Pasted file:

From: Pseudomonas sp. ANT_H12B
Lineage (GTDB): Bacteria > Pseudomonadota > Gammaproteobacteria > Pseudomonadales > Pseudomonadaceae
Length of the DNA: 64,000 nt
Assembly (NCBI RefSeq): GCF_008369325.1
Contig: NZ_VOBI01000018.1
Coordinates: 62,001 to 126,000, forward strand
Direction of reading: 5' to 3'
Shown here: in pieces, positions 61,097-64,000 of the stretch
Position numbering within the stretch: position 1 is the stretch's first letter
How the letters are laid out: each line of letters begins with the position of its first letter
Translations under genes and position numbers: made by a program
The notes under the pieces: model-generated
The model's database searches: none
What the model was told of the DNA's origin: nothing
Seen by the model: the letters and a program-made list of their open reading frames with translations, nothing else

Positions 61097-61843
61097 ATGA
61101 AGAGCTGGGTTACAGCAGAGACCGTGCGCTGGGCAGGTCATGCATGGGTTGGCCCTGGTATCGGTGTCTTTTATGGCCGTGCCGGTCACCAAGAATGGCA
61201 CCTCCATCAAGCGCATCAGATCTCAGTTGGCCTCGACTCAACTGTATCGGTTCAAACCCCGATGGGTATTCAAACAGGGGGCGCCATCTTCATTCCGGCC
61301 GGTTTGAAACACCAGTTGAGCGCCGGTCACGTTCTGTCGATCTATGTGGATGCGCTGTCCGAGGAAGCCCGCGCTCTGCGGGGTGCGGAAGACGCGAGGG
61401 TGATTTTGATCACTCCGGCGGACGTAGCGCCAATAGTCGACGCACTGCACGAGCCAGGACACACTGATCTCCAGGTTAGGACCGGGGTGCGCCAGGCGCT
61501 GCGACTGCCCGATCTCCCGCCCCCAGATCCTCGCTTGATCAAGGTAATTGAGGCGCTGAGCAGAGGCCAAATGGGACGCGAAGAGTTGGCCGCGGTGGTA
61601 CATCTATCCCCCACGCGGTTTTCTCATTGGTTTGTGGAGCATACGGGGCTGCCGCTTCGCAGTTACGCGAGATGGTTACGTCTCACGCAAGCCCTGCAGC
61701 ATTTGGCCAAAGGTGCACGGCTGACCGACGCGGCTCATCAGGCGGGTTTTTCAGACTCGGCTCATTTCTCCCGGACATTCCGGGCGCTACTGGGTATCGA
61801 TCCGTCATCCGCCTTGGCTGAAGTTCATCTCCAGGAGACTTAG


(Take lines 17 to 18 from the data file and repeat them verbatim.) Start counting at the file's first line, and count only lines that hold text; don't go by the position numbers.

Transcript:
61097 ATGA
61101 AGAGCTGGGTTACAGCAGAGACCGTGCGCTGGGCAGGTCATGCATGGGTTGGCCCTGGTATCGGTGTCTTTTATGGCCGTGCCGGTCACCAAGAATGGCA